Corrupt MBR

Hi guys,

So I just moved into my new dormitory with my new computer I built over the summer and was mortified to receiver the error that my MBR was corrupt. At first I thought it'd be an easy fix using the repair utility on the Windows Vista DVD (32-bit), but my system powers off before I even have the chance to boot from CD/DVD.

I have tried removing components, but nothing seems to work. I'll give you the specs and hopefully I can get some help.

MoBo: GIGABYTE GA-EX58-UD4P LGA 1366 Intel X58 ATX Intel Motherboard
Processor: Intel Core i7 920 Nehalem 2.66GHz LGA 1366 130W Quad-Core Processor Model BX80601920
Hard Drive (Primary Drive): Intel X25-M SSDSA2MH080G1 80GB SATA II MLC Internal Solid state disk (SSD)
RAM: G.SKILL 6GB (3 x 2GB) 240-Pin DDR3 SDRAM DDR3 1333 (PC3 10666) Triple Channel
GFX: 2x EVGA 896-P3-1257-AR GeForce GTX 260 Core 216 Superclocked Edition 896MB SLI
PSU: Antec TruePower Quattro TPQ-1000 1000W Continuous Power ATX12V / EPS12V
OS: Vista Ultimate 32-bit
7 answers Last reply
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  1. I assume you reset the boot device order to boot from the DVD drive first right? Aside from the repair utility on the DVD the only other way i know how to repair an MBR is via DOS using a bootable floppy, but that technique hasnt been viable for years. If the repair utility cant fix it you may need to get a linux live CD, back everything up onto an external and do a clean install.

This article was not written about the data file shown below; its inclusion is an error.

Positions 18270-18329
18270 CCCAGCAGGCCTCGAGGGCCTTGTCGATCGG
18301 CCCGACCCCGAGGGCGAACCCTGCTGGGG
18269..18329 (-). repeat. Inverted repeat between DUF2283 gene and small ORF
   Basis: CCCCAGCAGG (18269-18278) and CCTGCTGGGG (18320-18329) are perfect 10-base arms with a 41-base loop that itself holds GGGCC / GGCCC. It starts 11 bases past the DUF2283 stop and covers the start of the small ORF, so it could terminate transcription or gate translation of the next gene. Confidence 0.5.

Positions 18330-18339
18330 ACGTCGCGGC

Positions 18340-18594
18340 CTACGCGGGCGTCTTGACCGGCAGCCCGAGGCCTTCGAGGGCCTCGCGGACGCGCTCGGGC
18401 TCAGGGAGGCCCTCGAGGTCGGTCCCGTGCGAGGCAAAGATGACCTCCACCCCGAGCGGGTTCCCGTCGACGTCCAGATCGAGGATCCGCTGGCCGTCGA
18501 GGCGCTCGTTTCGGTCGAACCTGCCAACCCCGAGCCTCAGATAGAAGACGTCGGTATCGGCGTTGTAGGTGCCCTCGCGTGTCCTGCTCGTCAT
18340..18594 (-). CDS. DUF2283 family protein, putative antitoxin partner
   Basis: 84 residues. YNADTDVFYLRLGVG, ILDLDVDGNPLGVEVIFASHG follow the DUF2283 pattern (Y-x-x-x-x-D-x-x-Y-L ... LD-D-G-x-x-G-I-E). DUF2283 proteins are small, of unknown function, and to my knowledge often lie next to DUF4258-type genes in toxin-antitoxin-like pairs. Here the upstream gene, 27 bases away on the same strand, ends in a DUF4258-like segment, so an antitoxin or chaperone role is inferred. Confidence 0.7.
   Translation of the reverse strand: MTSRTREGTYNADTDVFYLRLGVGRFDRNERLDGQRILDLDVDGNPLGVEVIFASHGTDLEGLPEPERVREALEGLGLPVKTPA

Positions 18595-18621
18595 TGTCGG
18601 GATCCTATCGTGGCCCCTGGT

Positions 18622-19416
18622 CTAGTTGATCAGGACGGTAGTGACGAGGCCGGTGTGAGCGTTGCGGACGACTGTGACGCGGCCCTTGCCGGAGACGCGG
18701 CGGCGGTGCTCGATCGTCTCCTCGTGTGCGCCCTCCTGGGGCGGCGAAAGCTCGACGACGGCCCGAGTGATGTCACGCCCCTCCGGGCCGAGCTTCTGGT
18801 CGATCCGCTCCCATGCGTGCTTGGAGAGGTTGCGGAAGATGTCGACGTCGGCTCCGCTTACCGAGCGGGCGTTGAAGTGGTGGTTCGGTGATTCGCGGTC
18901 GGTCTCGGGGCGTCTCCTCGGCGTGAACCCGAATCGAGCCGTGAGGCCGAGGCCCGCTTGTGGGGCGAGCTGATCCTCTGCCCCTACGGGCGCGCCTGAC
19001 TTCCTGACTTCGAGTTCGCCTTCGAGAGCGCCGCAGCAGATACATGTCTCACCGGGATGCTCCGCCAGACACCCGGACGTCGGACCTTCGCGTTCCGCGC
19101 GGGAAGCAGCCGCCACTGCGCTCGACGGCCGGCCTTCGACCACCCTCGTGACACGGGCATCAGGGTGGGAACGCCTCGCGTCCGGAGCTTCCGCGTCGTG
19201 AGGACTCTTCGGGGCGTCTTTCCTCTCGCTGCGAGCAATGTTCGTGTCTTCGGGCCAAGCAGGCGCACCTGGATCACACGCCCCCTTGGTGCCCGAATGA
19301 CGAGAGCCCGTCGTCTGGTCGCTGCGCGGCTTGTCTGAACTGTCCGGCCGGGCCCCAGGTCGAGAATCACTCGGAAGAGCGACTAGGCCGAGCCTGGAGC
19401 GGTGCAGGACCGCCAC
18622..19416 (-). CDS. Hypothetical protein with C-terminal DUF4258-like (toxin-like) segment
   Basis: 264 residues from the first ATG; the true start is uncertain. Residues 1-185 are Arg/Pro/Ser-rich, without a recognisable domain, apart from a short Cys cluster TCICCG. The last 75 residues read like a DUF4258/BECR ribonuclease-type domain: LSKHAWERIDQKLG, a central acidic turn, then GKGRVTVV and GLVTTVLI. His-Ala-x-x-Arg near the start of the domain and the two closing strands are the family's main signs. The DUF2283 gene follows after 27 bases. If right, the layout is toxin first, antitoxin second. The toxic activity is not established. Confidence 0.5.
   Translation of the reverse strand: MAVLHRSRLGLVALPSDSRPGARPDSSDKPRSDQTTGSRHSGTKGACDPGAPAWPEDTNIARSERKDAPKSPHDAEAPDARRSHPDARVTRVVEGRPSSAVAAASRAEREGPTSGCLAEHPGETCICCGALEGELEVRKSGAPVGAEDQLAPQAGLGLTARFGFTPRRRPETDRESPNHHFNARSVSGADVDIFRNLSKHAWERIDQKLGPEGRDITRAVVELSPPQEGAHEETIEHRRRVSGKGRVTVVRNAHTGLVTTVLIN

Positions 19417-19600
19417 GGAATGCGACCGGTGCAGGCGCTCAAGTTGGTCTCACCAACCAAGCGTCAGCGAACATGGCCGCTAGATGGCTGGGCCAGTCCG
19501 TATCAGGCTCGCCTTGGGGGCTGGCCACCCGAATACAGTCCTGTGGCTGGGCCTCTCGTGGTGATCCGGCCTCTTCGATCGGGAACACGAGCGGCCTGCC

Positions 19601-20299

2. I am tempted to think that this is not a typical corrupted mbr,

    Because on the occasional start the computer has actually started loading Windows off the HDD, but then the computer shuts off. I am seriously thinking it is the power. Is it possible that the PSU can't draw the proper power to maintain operating voltages? I mean, if the mbr is shot, why would the OS try to load from HDD?
  3. First if it was the MBR the PC wouldn't reboot... You'll have a black screen with an error message...

    First thing you should try its to plug the PC into a different power outlet/room, the problem looks like a bad power output from the wall. Current isn't stable enought. A UPS should do the trick to help stabilize the current and protect the PC from power surge.

    I had this kind of problem a few times and was able to solve everything with either a UPS or different power source.

    But it might be something else...
  4. Well after testing it in a new building only two years old and well capable of running 1kW PSU' still did the same thing.

    So after tearing the whole thing apart, it turns out it was the CPU overheating on startup. During move-in to college my improperly set heatsink finally came loose. So nothing more than a case of n00bitis. Nothing was hurt, thermal paste needs replaced though.
  5. glad it all worked well in the end :-)
  6. This is off the topic, but 6GB of RAM in a system with a 32-bit OS is an absolute waste since you'll be lucky to have half of it available with your GPU's. Are you aware that you need a 64-bit OS to fully access 4GB+ of RAM?
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